NBSA, city chamber seek to increase international student opportunities

The Fredericton Chamber of Commerce and the New Brunswick Student Alliance are collaborating to increase work opportunities for international students.

Robert Burroughs, executive director of the NBSA, said it all started during the spring, when NBSA staff began discussing ways to integrate international students into the labour force.

“The Canadian Chamber of Commerce have their policies and we suggested seven changes to it, but none of them were yet made because we need the approval from the federal government,” said Burroughs.

“But if they are to be made, this will change the view of international students in a visa perspective and in an economic perspective.”

Burroughs said the seven changes for international students include allowing them to apply for the summer jobs program, allowing part-time students to work off-campus, allowing international students to participate in experiential learning without a work permit, extending the post-grad job-search from three to six months, counting citizenship eligibility upon arrival in Canada, changing the length of the post-grad work permit from three to five years and expediting the permanent residency process.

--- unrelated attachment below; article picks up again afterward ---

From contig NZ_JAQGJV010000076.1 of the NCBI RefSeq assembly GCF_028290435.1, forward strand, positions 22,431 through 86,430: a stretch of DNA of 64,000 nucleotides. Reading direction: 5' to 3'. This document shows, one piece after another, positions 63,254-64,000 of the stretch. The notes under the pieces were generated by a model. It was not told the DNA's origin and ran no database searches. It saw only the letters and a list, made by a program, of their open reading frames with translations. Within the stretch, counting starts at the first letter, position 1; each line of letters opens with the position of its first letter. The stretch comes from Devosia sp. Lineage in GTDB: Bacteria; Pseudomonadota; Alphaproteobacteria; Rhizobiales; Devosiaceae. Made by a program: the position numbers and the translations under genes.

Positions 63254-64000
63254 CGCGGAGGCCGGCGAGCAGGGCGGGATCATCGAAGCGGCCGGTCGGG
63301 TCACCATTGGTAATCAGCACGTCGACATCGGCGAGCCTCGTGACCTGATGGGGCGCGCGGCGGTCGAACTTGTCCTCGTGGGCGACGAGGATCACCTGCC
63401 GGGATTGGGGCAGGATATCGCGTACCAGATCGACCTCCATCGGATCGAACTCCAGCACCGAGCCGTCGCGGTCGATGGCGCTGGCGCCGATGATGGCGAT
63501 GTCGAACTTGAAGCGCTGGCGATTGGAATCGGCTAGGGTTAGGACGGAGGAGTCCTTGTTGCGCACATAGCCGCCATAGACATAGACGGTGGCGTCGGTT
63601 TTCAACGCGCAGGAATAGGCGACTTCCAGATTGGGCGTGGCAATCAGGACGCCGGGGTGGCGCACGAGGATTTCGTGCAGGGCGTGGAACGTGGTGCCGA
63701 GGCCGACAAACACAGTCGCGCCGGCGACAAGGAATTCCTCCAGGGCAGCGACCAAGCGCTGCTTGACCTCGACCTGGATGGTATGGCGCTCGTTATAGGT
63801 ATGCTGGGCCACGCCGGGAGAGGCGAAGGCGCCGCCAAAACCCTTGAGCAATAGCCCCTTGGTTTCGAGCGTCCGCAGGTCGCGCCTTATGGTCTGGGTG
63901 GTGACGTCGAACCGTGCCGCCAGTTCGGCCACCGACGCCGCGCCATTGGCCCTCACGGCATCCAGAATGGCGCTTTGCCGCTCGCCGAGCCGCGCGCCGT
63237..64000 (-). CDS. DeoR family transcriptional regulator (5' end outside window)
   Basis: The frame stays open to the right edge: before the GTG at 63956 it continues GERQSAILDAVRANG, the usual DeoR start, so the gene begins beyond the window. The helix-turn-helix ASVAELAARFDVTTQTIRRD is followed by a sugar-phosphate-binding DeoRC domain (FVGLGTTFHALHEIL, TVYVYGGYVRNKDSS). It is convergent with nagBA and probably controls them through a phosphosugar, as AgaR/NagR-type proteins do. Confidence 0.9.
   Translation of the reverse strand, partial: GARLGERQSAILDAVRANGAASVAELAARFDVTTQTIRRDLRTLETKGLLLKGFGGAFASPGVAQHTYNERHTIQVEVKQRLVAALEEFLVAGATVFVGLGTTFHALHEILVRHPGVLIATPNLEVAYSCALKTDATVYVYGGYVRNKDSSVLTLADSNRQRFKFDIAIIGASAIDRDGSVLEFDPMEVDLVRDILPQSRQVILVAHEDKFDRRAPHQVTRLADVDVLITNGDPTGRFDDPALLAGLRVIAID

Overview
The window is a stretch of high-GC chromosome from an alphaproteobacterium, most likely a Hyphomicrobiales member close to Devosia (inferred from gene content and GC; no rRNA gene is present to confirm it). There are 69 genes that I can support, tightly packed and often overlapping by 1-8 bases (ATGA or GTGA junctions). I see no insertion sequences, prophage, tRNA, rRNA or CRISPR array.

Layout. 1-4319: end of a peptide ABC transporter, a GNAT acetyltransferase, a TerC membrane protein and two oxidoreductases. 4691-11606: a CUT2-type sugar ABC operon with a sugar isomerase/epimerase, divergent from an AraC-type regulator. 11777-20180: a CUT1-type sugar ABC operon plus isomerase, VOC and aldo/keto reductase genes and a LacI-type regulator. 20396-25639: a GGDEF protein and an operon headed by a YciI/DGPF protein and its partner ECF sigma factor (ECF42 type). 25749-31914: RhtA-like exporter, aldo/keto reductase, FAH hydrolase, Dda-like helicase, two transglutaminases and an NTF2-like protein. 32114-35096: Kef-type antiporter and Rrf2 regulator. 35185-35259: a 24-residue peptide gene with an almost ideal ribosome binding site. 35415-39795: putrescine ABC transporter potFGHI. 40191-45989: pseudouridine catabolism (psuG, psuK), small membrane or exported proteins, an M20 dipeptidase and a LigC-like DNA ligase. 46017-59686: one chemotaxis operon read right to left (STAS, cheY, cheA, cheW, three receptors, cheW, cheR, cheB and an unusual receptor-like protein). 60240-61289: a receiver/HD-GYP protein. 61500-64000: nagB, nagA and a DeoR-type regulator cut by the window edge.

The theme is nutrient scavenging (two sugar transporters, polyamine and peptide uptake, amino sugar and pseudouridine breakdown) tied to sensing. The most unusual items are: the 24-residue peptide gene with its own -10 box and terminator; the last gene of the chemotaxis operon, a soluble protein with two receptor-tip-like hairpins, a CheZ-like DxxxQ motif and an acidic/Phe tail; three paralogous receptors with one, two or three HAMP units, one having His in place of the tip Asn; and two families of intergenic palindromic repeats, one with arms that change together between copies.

If these changes are made, it will make it easier and quicker for international students to apply for a residence permit.

“There are special roles that allow international students to apply quicker for these documents and this does not happen around the entire country, so we are hoping this is a model for the rest of Canada, so they can start adopting it,” Burroughs said.

Apart from policies that may increase the opportunities for international students to apply for jobs or citizenship, the resolutions will also allow international students to have federally-funded vouchers for summer jobs, according to Burroughs.

Burroughs said the changes will not only be good for international students, but for the New Brunswick and Canadian economy as well.

“I am a Canadian citizen now, but I was born in Singapore and moved here when I was 18 years old. The role that immigrants have in the economy of our communities is incredible,” he said.

“New Brunswick needs a richer and more diverse understanding of itself, and allowing international students to come here will also allow their different experiences to come, and so [the province and country] will be able to prosper culturally and economically.”

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